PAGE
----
SEHK: 981 Discounted Cash Flow March 3, 2022

Important assumptions

We emphasize that the most important inputs to a discounted cash flow are the discount rate and of course the actual cash flows. Part of investing is coming up with your own assessment of a company’s future performance, so try the math yourself and check your own assumptions. The DCF also does not take into account the possible cyclicality of an industry or the future capital needs of a company, so it does not give a complete picture of a company’s potential performance. Since we consider Semiconductor Manufacturing International as potential shareholders, the cost of equity is used as the discount rate, rather than the cost of capital (or weighted average cost of capital, WACC) which takes debt into account. In this calculation, we used 8.0%, which is based on a leveraged beta of 1.327. Beta is a measure of a stock’s volatility relative to the market as a whole. We derive our beta from the average industry beta of broadly comparable companies, with an imposed limit between 0.8 and 2.0, which is a reasonable range for a stable company.

Look forward:

While a business valuation is important, it shouldn’t be the only metric to consider when researching a business. It is not possible to obtain an infallible valuation with a DCF model. Rather, it should be seen as a guide to “what assumptions must be true for this stock to be under/overvalued?” If a company grows at a different rate, or if its cost of equity or risk-free rate changes sharply, output may be very different. Why is intrinsic value higher than the current stock price? For Semiconductor Manufacturing International, we’ve compiled three essentials you should explore:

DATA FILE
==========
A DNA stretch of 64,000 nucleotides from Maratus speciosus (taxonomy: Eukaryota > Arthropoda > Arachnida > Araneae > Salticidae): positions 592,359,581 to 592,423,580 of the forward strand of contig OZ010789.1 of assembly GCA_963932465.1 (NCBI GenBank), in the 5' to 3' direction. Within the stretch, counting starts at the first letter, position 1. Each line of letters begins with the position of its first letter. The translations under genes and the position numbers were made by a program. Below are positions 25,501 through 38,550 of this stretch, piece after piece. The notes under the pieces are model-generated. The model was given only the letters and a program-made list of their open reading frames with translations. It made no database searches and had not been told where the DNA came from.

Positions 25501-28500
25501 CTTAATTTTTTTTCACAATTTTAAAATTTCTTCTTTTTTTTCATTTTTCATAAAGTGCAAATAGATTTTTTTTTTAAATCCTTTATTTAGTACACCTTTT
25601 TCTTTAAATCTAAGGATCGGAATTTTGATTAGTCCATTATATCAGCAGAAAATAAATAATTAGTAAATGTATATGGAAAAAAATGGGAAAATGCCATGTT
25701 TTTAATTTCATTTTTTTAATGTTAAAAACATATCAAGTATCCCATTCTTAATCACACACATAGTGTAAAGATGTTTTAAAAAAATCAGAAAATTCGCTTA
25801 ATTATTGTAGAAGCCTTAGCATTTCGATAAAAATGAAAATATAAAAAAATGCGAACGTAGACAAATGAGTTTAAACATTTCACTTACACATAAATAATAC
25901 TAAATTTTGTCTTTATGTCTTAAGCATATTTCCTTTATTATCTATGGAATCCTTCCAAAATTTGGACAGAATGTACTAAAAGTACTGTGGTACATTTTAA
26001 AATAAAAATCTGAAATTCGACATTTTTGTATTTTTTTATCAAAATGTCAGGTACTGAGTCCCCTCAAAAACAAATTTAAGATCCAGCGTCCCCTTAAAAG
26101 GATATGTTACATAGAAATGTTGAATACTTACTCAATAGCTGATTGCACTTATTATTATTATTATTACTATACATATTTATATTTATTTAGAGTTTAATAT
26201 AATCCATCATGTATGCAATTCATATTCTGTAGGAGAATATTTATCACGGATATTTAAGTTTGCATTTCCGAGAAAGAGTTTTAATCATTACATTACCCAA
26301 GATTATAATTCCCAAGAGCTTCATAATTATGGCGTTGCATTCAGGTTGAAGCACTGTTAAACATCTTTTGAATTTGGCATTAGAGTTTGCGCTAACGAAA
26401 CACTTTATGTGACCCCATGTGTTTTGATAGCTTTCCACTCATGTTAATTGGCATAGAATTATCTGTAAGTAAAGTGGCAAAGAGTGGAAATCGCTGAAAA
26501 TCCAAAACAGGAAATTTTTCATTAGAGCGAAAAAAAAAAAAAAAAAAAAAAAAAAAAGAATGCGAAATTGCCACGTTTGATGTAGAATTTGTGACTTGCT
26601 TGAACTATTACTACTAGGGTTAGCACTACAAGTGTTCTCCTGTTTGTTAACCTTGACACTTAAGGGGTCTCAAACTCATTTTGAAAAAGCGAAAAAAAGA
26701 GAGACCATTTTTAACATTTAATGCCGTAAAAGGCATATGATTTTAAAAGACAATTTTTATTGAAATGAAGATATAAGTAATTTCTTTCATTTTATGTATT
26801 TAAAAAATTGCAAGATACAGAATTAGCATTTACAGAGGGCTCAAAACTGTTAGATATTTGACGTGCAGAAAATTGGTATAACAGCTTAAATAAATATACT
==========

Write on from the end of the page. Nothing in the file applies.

1. Risks: Be aware that Semiconductor Manufacturing International shows 2 warning signs in our investment analysis you should know…
  2. Future earnings: How does 981’s growth rate compare to its peers and the market in general? Dive deeper into the analyst consensus figure for the coming years by interacting with our free analyst growth forecast chart.
  3. Other strong companies: Low debt, high returns on equity and good past performance are essential to a strong business. Why not explore our interactive list of stocks with strong trading fundamentals to see if there are any other companies you may not have considered!

PS. Simply Wall St updates its DCF calculation for every Hong Kong stock daily, so if you want to find the intrinsic value of any other stock, just search here.

This Simply Wall St article is general in nature. We provide commentary based on historical data and analyst forecasts only using unbiased methodology and our articles are not intended to be financial advice. It is not a recommendation to buy or sell stocks and does not take into account your objectives or financial situation. Our goal is to bring you targeted long-term analysis based on fundamental data. Note that our analysis may not take into account the latest announcements from price-sensitive companies or qualitative materials. Simply Wall St has no position in the stocks mentioned.